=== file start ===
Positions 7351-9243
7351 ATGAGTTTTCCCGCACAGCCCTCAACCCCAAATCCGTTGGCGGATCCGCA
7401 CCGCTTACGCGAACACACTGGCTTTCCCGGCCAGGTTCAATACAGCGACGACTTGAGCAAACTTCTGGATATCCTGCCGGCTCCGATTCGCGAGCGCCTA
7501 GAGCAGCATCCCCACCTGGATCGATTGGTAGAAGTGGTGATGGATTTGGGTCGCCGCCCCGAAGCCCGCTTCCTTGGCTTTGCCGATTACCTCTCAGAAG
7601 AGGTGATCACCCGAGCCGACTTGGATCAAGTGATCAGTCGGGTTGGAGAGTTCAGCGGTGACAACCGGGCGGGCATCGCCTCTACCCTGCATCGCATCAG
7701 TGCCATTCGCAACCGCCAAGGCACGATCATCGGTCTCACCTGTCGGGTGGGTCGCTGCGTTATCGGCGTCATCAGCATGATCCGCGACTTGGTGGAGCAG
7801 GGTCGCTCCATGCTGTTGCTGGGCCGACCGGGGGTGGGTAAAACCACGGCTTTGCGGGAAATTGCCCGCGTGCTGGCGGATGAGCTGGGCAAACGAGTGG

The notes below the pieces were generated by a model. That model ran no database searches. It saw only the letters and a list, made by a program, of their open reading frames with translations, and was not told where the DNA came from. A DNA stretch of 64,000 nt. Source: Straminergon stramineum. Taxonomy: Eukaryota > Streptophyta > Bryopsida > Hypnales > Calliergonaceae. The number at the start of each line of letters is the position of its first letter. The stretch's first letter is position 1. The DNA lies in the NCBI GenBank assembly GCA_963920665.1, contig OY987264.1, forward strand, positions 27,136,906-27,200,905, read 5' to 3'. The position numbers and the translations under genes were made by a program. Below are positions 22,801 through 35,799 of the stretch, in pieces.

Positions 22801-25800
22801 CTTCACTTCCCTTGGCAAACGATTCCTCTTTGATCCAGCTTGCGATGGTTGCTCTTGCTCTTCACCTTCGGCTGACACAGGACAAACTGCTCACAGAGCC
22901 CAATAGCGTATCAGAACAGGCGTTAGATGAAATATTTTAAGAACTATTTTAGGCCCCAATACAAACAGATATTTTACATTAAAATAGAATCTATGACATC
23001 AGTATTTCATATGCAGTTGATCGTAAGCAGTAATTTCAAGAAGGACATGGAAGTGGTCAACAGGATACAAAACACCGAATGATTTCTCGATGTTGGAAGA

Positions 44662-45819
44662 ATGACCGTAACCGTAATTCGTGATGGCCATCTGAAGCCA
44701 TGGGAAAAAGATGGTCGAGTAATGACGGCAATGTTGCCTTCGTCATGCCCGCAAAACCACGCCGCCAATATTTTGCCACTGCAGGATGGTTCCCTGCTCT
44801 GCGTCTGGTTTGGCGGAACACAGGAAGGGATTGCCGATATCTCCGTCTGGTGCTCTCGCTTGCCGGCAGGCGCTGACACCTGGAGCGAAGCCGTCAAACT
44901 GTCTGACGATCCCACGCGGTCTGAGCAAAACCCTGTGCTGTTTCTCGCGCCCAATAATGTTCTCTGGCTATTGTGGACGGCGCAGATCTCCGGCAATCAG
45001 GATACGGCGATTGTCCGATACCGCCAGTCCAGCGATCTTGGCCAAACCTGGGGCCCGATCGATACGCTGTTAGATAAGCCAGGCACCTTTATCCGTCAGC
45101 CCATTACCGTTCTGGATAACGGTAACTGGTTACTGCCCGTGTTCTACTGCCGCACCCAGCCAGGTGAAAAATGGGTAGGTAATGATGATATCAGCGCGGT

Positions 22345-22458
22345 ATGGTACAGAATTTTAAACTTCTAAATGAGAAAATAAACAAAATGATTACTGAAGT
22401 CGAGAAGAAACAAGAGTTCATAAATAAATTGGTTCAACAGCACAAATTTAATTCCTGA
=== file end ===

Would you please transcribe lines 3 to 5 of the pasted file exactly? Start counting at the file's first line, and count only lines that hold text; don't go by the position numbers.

7401 CCGCTTACGCGAACACACTGGCTTTCCCGGCCAGGTTCAATACAGCGACGACTTGAGCAAACTTCTGGATATCCTGCCGGCTCCGATTCGCGAGCGCCTA
7501 GAGCAGCATCCCCACCTGGATCGATTGGTAGAAGTGGTGATGGATTTGGGTCGCCGCCCCGAAGCCCGCTTCCTTGGCTTTGCCGATTACCTCTCAGAAG
7601 AGGTGATCACCCGAGCCGACTTGGATCAAGTGATCAGTCGGGTTGGAGAGTTCAGCGGTGACAACCGGGCGGGCATCGCCTCTACCCTGCATCGCATCAG